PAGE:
Why Do I Blog?

I have asked myself this existential question many times as I created and deleted blogs back in the early days when I discovered what blogging was. This is by far my oldest blog in terms of the number of days it has existed, although the posts have been few and far between. I think it survived the cut because I promised myself that I’d keep it, a reminder to myself that I have the medium in case I had something I wanted to reveal to any fortunate reader who stumbles upon it.

Even now I search for the answer [quite evident in my random tagline and confusing about me section], although with much less gusto than before. It is a little like not vaguely questioning our purpose in life and instead being content enough with what feels right and what needs to be done.

I have kept a personal journal since I was eleven. Back then while I pretended to study and do homework, I wrote about anything that struck my fancy: school troubles, new TV shows, parents breathing down my neck, difficulties of being a tomboy while trying to get guys to like you, being an introvert, friends, teen-drama and sudden life altering realizations. Even though it started as a respite from studying, it helped me become one of the best writers in my class [I was especially good at fiction, my English teachers read out my short stories to the class and my blood ran icy cold like the protagonist’s as he faced his arch enemy]. It helped me organize my thoughts and let me vent when I was upset [Why am I not allowed to stay over at my friends’ places? EVERYONE DOES IT!]. It helped me shape an identity for myself. While some of my friends were great artists and athletes, some were the best at school and some were the funniest people ever, I was someone who could affect people with words.

My right shoulder would start hurting sometimes because I would keep on writing a new story that would form in my head faster than I could write it down. Before I had a computer, I saw movies where the characters would write on the screens, and I could not wait to get my own so that I too would look that cool while writing. I once almost made my uncle leave everything behind in Saudi Arabia to come to us to Dhaka by writing a moving, emotionally blackmailing letter.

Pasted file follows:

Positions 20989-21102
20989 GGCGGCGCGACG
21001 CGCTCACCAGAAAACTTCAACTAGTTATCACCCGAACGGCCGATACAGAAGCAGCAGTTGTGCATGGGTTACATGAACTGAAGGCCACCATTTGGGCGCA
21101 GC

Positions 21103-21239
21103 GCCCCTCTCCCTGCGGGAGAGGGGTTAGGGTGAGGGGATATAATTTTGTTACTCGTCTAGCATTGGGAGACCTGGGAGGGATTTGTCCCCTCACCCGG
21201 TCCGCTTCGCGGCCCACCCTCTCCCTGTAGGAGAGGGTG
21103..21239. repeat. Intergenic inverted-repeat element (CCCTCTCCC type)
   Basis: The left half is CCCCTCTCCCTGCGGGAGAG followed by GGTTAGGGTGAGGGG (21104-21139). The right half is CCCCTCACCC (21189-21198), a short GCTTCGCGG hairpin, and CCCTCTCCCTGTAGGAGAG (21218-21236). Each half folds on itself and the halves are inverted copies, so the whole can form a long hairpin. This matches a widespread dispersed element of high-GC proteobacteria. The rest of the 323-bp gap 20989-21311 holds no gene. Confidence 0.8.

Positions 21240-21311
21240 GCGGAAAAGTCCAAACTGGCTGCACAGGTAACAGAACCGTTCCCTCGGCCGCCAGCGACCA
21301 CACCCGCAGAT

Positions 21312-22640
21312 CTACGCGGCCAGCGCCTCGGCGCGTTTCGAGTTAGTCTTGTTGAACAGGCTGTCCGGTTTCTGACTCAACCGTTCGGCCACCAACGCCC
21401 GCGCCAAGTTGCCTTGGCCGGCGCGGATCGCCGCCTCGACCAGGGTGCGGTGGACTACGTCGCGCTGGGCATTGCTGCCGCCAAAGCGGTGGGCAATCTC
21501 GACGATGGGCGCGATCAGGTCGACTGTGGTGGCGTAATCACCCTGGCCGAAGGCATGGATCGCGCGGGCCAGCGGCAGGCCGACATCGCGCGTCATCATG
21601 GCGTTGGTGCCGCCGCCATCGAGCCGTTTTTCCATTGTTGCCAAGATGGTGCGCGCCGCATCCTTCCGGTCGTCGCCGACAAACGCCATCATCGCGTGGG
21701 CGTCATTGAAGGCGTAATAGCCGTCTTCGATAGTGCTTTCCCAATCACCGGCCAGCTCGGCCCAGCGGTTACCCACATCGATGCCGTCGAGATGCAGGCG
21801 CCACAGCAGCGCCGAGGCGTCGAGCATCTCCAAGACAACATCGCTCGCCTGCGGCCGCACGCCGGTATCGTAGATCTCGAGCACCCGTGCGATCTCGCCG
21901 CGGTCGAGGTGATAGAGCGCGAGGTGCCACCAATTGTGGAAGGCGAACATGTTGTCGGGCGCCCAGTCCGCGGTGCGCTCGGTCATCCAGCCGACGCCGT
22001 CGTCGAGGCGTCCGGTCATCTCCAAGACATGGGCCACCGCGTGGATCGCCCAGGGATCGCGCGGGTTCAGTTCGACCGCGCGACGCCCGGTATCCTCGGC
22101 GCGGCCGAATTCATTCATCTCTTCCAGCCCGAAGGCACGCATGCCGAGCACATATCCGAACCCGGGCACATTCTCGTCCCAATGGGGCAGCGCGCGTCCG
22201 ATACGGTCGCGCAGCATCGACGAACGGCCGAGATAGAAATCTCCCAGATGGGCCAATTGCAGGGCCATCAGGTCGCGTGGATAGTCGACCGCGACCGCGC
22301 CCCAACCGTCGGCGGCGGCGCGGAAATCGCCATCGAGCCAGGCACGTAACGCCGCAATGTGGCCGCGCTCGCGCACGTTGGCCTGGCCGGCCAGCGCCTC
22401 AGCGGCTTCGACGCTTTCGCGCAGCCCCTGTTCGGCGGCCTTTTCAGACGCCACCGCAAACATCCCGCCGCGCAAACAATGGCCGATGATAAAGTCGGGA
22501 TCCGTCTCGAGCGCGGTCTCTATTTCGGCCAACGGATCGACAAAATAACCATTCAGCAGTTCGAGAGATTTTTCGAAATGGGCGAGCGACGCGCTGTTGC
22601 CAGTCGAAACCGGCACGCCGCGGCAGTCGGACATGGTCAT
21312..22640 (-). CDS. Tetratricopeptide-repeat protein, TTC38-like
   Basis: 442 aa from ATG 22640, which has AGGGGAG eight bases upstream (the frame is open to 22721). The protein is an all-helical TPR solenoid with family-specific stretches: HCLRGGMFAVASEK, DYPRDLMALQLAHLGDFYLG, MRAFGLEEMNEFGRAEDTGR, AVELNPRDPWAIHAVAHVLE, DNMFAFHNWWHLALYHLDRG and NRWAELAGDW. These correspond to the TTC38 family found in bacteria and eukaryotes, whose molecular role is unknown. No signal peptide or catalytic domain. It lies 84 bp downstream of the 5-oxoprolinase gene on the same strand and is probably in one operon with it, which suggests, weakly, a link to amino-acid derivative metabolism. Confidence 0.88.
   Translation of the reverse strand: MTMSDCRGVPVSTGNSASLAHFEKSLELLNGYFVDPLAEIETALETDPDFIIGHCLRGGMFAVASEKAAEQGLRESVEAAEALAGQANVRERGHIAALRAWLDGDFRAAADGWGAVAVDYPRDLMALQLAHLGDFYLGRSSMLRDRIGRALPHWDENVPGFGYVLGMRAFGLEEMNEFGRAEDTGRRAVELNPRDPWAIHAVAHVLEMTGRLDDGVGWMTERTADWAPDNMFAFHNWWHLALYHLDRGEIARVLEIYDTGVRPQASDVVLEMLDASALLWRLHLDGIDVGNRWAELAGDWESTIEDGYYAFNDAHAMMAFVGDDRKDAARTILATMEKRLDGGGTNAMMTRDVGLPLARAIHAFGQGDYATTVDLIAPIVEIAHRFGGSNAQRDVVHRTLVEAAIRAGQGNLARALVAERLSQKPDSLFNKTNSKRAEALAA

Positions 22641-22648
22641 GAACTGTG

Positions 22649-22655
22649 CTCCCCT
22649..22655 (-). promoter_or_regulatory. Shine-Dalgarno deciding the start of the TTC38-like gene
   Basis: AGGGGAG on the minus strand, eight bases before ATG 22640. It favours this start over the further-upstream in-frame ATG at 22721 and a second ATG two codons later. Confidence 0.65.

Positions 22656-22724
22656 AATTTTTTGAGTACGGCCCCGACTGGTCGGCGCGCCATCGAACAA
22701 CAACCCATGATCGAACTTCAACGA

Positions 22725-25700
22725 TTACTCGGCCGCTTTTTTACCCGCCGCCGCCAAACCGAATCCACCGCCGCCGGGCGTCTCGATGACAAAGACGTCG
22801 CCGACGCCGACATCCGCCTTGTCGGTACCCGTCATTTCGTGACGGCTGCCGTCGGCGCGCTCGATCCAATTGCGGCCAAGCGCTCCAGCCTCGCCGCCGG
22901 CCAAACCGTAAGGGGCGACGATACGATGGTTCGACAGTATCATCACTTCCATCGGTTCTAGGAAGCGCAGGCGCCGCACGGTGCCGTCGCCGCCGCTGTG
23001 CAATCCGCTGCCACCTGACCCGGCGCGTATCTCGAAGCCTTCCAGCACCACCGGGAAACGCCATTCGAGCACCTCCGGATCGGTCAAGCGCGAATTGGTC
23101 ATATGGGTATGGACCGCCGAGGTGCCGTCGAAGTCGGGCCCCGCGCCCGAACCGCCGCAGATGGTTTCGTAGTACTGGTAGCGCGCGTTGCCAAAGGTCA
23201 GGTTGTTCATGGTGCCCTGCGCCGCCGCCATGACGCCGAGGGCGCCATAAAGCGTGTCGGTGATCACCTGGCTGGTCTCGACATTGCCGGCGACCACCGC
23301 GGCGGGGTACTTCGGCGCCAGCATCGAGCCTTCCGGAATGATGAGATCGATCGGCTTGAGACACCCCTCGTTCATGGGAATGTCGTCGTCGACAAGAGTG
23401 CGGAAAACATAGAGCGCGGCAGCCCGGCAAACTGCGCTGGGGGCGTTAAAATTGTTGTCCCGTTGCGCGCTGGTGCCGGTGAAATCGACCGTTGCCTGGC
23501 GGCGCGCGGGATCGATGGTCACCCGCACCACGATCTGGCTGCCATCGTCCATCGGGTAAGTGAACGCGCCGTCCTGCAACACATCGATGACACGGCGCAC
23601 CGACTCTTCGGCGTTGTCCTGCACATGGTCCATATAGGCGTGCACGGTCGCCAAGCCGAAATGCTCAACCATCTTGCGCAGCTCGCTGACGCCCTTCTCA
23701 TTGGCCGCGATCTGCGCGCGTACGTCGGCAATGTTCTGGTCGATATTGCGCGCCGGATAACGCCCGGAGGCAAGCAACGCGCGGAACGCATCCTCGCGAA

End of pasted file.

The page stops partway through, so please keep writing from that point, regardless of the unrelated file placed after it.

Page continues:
These days I am but a shadow of the prolific writer I once was. Things happened, life happened, writing took a back seat with assignments and TV shows and hanging out and marathon chat sessions. Sometimes I would surprise myself with a good piece and it would feel like old times again. I would feel guilty. It was guilt similar to not talking to an old friend for years. But even with all the gaps in the practice, even though I have never considered writing as a profession, I have always been fascinated with the power it has over the reader. I admire good writers and I admire people who challenge themselves to be better writers than they currently are [If the blogosphere is any indication, there are so many of those wonderful, beautiful people around!].

Which brings me to my initial question.

One of the reasons I blog is because I think having an audience helps. When I wrote privately I was more focused on making myself happy, getting stuff written, getting it on paper, getting it out of my head. When I knew someone would read it, I would pay more attention to the finer details and consider how the reader would perceive me. I do not have a lot of visitors. But I think the possibility of having readers read my blog makes me try to be better.

I also do it because in part, it scares me.

2013 was a rough year for me. I consider that the worst year of my life so far. The mantra for the year was to ‘Be Brave’. I wrote it on my wall, kept a photo with the phrase ‘Be Brave’ written over it on my phone’s lock screen, and when things got difficult, I repeated to myself: Be Brave.